I think we’ve all seen the gradual lowering of standards particularly for Universities that once required a very high entrance mark for courses like medicine or law. The result has perhaps been a culture of mediocrity, rather than one which aspires to excellence and critical thought.
LeGault suggests that political-correctness (PC) has a part to play in the sorry tale of the decline of critical thinking. Equating PC with the threat of legal action, he refers to it as the unspoken menace, the “Terror of our Time”, which sets out the rules for the ‘right’ and the ‘wrong’ way to think. The replacement of rigorous thought with behaviour modification.
There is no doubt that critical thinking is hard work and a life-long journey. Practise makes perfect and the skill of critical thinking is no exception – it requires practise. And if I were to practise what I’ve been talking about, then I should try to apply critical thinking to the notion of Critical Thinking.
Here’s my thoughts so far: it is not an either/or position we should be taking but a both/and. Critical thinking applies the scientific method (observation and description of phenomena; hypothesis to explain phenomena; test hypothesis; analyse results and draw conclusions re hypothesis being true, partially true or false). The scientific method is a modernist project; part of the modernist paradigm, with its rigour, formalism, reliance on inner logic, the importance of truth and abstract reasoning, linearity, order, a grand narrative etc.
Postmodernism – a critique of modernism – is an intellectual movement or set of ideas, which rejects modernity’s rigour and instead emphasises pastiche, parody, playfulness. Postmodernism is about self-consciousness and self-awareness, narcissism and nihilism, ambiguity, diversity, fragmentation, multiple narratives and truth that is fluid. Trust in the scientific method gives way to the notion that reality is a social construction or a story; and the individual is a boundaryless self in a boundaryless world. Knowledge is constructed in the minds of people; not discovered independently through scientific investigation.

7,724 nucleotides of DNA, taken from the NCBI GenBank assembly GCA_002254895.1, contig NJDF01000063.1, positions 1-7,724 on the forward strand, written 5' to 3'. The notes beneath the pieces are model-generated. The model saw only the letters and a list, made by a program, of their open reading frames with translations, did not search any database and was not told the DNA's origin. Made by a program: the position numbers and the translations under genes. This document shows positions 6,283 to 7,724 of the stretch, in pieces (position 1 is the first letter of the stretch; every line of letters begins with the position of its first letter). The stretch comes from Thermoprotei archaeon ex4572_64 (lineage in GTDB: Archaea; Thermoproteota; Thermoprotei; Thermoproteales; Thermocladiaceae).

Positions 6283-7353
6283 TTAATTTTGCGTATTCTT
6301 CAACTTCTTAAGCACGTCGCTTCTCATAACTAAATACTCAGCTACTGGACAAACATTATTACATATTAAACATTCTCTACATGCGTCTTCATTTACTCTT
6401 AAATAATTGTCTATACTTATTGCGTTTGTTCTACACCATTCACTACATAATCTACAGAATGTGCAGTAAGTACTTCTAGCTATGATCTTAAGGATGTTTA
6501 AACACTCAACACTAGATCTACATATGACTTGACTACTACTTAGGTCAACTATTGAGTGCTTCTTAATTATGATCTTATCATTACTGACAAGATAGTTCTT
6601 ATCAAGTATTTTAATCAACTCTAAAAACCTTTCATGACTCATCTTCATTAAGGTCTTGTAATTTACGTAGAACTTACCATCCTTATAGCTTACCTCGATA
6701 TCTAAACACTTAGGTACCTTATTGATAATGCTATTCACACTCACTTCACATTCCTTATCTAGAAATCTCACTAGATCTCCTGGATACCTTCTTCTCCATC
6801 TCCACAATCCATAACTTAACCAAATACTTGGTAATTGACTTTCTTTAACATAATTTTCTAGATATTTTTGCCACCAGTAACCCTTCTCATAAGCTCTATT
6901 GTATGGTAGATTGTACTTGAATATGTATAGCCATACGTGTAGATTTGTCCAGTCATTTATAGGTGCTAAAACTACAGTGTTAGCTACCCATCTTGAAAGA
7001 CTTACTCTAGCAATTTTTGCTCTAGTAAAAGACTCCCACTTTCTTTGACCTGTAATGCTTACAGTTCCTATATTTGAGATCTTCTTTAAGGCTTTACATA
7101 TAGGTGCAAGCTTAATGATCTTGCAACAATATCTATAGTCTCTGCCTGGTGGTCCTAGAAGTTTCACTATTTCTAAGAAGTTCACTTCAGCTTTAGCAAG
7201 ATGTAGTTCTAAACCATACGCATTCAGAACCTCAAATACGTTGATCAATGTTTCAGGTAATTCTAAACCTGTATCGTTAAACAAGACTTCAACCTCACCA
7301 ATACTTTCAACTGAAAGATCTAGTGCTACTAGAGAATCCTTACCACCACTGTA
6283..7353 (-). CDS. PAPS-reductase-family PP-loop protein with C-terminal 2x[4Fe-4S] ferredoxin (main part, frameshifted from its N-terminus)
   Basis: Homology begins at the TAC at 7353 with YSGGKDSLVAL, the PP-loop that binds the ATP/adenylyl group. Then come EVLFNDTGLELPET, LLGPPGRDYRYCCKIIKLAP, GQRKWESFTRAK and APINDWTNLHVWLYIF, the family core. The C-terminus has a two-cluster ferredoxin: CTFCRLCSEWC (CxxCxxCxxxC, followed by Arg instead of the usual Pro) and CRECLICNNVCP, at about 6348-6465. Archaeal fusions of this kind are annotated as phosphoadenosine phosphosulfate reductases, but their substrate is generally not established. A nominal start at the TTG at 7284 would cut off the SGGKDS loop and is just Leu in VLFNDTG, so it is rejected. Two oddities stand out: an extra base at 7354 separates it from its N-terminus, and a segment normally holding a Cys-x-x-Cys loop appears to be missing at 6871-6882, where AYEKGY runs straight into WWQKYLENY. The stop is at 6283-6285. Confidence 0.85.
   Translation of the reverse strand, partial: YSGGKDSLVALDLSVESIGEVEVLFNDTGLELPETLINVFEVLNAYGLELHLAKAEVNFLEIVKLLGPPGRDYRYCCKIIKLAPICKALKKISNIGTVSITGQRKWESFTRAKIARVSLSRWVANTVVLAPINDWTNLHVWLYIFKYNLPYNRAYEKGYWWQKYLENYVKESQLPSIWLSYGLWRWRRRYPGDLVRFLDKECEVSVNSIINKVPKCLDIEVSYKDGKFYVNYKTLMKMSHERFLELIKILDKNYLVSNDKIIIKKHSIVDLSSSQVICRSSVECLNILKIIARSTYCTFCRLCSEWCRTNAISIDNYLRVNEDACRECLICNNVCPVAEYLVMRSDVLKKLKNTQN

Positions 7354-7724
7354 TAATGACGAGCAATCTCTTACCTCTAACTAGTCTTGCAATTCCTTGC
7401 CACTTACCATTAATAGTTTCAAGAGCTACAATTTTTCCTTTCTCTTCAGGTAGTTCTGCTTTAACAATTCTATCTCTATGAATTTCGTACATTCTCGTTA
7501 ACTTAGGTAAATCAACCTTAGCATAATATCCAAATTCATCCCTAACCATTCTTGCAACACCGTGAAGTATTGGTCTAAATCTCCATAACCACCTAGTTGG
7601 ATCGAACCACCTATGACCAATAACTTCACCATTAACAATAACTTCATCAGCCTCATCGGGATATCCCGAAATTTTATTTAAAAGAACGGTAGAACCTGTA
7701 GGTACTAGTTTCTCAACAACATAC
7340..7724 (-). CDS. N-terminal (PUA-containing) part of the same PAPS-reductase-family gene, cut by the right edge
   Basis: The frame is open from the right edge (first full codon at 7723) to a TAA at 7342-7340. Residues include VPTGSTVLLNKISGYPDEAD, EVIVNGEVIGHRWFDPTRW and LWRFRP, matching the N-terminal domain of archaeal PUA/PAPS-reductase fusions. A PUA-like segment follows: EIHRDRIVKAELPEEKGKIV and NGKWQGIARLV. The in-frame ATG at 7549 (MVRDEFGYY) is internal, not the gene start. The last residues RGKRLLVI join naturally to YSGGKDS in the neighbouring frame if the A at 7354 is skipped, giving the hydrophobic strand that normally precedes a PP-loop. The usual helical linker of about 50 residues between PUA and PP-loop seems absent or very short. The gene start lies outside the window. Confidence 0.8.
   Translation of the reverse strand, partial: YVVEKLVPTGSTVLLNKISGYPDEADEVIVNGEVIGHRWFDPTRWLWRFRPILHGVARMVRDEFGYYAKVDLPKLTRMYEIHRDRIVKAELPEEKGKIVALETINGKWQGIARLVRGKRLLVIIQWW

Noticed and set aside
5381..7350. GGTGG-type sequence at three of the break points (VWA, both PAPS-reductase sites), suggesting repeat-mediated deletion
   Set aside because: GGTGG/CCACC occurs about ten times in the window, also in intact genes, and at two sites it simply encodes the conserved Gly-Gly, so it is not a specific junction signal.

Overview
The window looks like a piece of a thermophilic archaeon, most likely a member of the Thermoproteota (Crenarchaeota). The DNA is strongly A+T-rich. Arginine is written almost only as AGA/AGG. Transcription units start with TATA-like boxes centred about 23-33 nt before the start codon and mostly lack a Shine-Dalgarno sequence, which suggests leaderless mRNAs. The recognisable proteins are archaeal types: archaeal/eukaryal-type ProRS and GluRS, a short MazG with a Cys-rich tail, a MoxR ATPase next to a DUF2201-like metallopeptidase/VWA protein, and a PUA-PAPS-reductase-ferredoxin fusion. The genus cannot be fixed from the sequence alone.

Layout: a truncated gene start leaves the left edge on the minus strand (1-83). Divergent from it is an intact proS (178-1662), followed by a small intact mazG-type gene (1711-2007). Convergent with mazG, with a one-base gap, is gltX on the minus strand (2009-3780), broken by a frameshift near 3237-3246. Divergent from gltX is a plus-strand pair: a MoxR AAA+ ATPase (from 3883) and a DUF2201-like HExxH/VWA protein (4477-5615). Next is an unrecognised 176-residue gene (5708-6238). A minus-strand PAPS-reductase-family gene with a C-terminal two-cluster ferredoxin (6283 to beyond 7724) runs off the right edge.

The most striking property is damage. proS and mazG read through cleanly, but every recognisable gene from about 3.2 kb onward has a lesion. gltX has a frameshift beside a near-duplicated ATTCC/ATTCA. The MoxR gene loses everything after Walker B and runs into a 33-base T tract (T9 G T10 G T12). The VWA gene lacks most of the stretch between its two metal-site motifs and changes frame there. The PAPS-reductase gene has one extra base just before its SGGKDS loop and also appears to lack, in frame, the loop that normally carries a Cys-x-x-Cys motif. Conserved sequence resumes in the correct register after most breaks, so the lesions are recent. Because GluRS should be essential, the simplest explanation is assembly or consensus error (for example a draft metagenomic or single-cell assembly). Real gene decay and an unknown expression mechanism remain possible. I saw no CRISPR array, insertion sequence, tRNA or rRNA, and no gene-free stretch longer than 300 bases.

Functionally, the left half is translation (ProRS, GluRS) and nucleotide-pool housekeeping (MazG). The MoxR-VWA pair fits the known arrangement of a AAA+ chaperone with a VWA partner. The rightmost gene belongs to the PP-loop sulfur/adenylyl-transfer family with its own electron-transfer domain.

In a condition in which individuals are divisible rather than indivisible, there is a search for identity or a sense of the self. Hence, I would suggest, books like Blink, which emphasise the inner self – gut instinct, emotional intelligence, intuition, sense-making – are attempting to reclaim (or rediscover) the subjective that Modernity ignored or suppressed.
The postmodern condition rejected the scientific method and therefore, to a large extent, rejected critical thinking and its reliance on rigour and formality. Critical thinking lost flavour. Rigour and formality do not sit well with our eclectic contemporary society, but as postmodernism embraces the both/and, Critical Thinking needs to embrace both the scientific/Modernist paradigm AND the postmodernist paradigm, which allows space for the importance of emotions.
So…I think maybe LeGault’s book, as good as it is, has forced itself into the either/or camp. Phew….I need a good lie down now!
I am still navigating my way through all this and my ideas will no doubt change; but I’ve found some good resources to help improve critical thinking. Here is a website that offers a Critical Thinking Curriculum; you can find Critical Thinking Mini-Lessons here; Tim van Gelder’s really good article on teaching critical thinking is here; for loads of resources go to LibraryThing.
I’ll continue my explorations in future posts – once I’ve done some more critical thinking!